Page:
This week in PDF: Adobe PDF Library adds features, Linux support

This week in PDF has seen the announcement of new features in a PDF library, an update to a server-based PDF creation product for Mac systems and the publication of a new European standard for PDF signatures.

First up, Datalogics, a provider of Adobe’s PDF developer solutions, has announced several upgrades in the latest version of the Adobe PDF Library SDK. In addition to supporting Linux 64-bit systems, the newest edition of the product adds transparency flattening and XPS-to-PDF conversion functionality. These features are based upon the same core functionality as the equivalent features in Acrobat, and users can use the SDK to build them into their own applications. Both features are accessible via the .NET, Java and C/C++ interfaces to the PDF Library. For more information, check out the official Datalogics website.

In other news, HELIOS Software GmbH has announced the latest version of its server-based creation product. The latest version of HELIOS Create PDF Server on Mac supports Adobe Acrobat Distiller versions 8 & 9 on Mac OS X. Part of HELIOS PDF HandShake UB+, the updated product now supports the same Acrobat Distiller versions for both Mac and Windows platforms. See the official vendor website for more.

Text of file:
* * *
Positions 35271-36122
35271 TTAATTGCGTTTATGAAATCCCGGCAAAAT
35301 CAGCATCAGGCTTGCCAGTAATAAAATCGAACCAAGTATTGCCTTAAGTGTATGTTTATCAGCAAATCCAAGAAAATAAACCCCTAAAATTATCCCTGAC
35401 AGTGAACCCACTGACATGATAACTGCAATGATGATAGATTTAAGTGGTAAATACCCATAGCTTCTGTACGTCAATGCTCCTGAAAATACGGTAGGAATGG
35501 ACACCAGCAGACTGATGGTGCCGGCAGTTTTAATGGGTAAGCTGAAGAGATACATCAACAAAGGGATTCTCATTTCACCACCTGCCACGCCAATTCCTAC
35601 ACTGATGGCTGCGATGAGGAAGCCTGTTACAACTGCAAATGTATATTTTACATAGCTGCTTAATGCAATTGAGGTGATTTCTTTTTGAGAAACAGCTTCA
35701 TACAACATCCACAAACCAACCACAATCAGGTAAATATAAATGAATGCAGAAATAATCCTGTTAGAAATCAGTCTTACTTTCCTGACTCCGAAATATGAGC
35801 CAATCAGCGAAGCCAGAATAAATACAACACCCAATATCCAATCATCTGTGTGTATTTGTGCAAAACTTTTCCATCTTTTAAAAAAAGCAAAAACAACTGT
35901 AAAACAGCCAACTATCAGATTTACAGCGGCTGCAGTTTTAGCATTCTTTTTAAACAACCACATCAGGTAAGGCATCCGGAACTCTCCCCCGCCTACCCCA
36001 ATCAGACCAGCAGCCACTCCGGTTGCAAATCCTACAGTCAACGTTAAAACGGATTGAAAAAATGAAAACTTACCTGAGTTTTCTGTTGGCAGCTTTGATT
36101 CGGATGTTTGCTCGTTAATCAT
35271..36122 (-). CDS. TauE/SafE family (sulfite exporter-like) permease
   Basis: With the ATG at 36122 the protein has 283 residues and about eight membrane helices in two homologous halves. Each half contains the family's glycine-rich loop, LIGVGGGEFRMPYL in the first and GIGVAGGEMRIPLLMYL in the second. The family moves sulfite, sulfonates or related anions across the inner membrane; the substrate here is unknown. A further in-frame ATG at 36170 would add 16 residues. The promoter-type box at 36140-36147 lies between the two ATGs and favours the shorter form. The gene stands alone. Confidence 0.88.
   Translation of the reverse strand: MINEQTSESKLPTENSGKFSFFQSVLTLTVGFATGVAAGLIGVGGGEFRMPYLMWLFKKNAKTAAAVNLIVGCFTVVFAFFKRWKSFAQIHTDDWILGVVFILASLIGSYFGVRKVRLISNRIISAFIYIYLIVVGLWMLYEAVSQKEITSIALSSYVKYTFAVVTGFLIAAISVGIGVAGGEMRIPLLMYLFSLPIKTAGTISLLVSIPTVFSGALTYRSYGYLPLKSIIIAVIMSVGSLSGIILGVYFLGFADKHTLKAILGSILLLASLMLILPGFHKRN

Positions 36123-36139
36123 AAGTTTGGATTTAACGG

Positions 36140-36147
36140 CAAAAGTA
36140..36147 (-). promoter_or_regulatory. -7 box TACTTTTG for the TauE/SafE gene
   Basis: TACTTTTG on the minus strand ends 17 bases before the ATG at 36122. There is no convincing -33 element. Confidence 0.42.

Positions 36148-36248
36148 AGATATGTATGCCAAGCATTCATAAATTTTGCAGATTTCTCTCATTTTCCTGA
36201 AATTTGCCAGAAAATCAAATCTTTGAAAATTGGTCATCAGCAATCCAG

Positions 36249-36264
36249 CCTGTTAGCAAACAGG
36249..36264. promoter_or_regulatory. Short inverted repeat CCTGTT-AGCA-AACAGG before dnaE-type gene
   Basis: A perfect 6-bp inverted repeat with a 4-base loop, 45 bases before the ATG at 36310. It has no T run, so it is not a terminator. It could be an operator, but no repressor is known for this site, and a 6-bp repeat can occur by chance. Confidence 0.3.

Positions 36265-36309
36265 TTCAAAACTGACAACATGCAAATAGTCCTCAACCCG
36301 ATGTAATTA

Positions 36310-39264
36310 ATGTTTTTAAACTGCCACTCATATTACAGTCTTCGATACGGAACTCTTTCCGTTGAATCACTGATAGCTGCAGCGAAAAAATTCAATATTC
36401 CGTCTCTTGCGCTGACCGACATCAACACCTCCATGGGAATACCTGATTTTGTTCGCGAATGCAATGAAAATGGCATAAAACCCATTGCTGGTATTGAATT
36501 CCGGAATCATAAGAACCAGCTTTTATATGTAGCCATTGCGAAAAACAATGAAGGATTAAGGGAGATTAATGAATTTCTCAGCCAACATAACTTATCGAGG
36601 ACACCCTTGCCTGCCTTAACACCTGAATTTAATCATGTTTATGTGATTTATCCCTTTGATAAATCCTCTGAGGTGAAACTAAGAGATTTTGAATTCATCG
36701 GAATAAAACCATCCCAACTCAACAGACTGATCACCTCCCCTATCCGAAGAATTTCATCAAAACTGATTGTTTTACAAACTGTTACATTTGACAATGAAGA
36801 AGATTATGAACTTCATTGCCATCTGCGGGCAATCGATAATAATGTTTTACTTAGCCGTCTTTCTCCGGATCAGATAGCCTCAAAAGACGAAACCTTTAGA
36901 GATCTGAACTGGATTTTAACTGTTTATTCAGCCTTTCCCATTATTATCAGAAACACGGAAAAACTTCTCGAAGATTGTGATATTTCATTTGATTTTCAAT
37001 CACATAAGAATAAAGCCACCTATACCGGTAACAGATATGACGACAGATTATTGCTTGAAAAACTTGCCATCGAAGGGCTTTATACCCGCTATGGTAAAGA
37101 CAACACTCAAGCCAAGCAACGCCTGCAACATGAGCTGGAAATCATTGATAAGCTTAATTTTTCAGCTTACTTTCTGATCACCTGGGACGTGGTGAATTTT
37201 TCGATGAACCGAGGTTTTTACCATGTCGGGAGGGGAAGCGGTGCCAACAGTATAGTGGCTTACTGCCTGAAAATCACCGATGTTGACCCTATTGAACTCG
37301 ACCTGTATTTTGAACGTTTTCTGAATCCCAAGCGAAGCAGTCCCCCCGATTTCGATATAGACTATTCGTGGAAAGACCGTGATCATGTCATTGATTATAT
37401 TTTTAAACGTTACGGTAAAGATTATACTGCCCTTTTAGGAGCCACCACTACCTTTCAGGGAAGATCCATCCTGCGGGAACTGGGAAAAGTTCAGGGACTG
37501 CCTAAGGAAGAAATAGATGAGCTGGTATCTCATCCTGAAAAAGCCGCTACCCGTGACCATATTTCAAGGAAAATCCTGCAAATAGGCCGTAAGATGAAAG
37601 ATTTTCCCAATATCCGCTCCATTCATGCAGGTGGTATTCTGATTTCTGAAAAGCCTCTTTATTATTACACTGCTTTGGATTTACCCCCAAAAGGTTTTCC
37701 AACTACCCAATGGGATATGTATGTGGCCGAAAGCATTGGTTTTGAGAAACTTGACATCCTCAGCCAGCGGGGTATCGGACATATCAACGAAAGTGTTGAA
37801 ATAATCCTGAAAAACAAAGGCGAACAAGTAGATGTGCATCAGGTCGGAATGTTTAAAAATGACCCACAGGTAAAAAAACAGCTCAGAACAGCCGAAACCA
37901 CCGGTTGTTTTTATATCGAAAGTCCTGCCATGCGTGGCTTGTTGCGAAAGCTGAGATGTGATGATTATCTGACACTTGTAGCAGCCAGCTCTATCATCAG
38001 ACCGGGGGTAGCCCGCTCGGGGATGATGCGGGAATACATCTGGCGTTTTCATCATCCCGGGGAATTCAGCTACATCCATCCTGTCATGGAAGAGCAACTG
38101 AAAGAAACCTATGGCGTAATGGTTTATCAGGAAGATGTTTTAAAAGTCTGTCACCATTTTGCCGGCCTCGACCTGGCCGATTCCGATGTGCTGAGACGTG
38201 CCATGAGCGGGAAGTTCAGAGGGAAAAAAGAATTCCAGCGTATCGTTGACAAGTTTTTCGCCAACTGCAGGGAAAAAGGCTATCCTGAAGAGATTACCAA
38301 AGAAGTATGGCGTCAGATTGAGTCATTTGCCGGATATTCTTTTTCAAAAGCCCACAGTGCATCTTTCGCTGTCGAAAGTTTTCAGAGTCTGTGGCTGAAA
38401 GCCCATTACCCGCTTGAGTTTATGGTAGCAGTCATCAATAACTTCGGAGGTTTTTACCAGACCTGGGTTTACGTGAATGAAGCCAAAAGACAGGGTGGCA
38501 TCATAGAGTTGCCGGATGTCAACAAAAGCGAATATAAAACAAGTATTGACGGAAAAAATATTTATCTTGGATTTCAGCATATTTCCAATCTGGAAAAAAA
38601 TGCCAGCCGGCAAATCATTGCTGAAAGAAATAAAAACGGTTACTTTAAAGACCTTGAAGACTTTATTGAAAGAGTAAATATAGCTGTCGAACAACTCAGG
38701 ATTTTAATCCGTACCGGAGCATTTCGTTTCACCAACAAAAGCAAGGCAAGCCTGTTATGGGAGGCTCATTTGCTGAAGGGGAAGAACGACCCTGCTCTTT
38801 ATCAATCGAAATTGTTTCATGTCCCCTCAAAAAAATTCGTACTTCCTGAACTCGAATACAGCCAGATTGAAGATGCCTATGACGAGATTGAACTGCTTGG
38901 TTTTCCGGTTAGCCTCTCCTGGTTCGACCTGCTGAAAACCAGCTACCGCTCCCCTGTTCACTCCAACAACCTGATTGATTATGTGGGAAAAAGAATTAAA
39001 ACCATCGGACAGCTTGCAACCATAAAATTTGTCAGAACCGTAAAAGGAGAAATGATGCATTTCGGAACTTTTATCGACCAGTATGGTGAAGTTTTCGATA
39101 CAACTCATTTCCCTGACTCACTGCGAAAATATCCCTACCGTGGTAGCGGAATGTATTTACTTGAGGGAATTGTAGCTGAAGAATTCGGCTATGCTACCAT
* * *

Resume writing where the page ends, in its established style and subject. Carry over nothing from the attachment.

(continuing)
Finally, ETSI has published a new standard that will facilitate secure paperless transactions throughout Europe, in conformance with European legislation. The standard defines a series of profiles for PAdES — Advanced Electronic Signatures for Portable Document Format (PDF) documents — that meet the requirements of the European Directive on a Community framework for electronic signatures (Directive 1999/93/EC). The standard recognizes that digitally-signed documents may be used for many years, and it must continue to be possible to confirm that the signature was valid at the time it was signed — a concept known as Long-Term Validation (LTV).

The new standard was developed by ETSI’s Electronic Signatures and Infrastructure (ESI) Technical Committee in collaboration with PDF experts. PDF is defined in a standard (ISO 32000-1) published by the International Organization for Standardization (ISO), so the ETSI activity included reviewing and documenting how ISO 32000-1 can satisfy the European Directive. The resulting PAdES standard, ETSI Technical Specification (TS) 102 778, also introduces a number of adaptations and extensions to PDF to satisfy the Directive’s requirements. ETSI will feed these European-specific elements back into ISO for inclusion in the next release of the PDF standard, ISO 32000-2.

The PAdES standard can be downloaded, free-of-charge, from the ETSI website.

That’s it for this week. Watch this space!

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About the Author: Dan Shea

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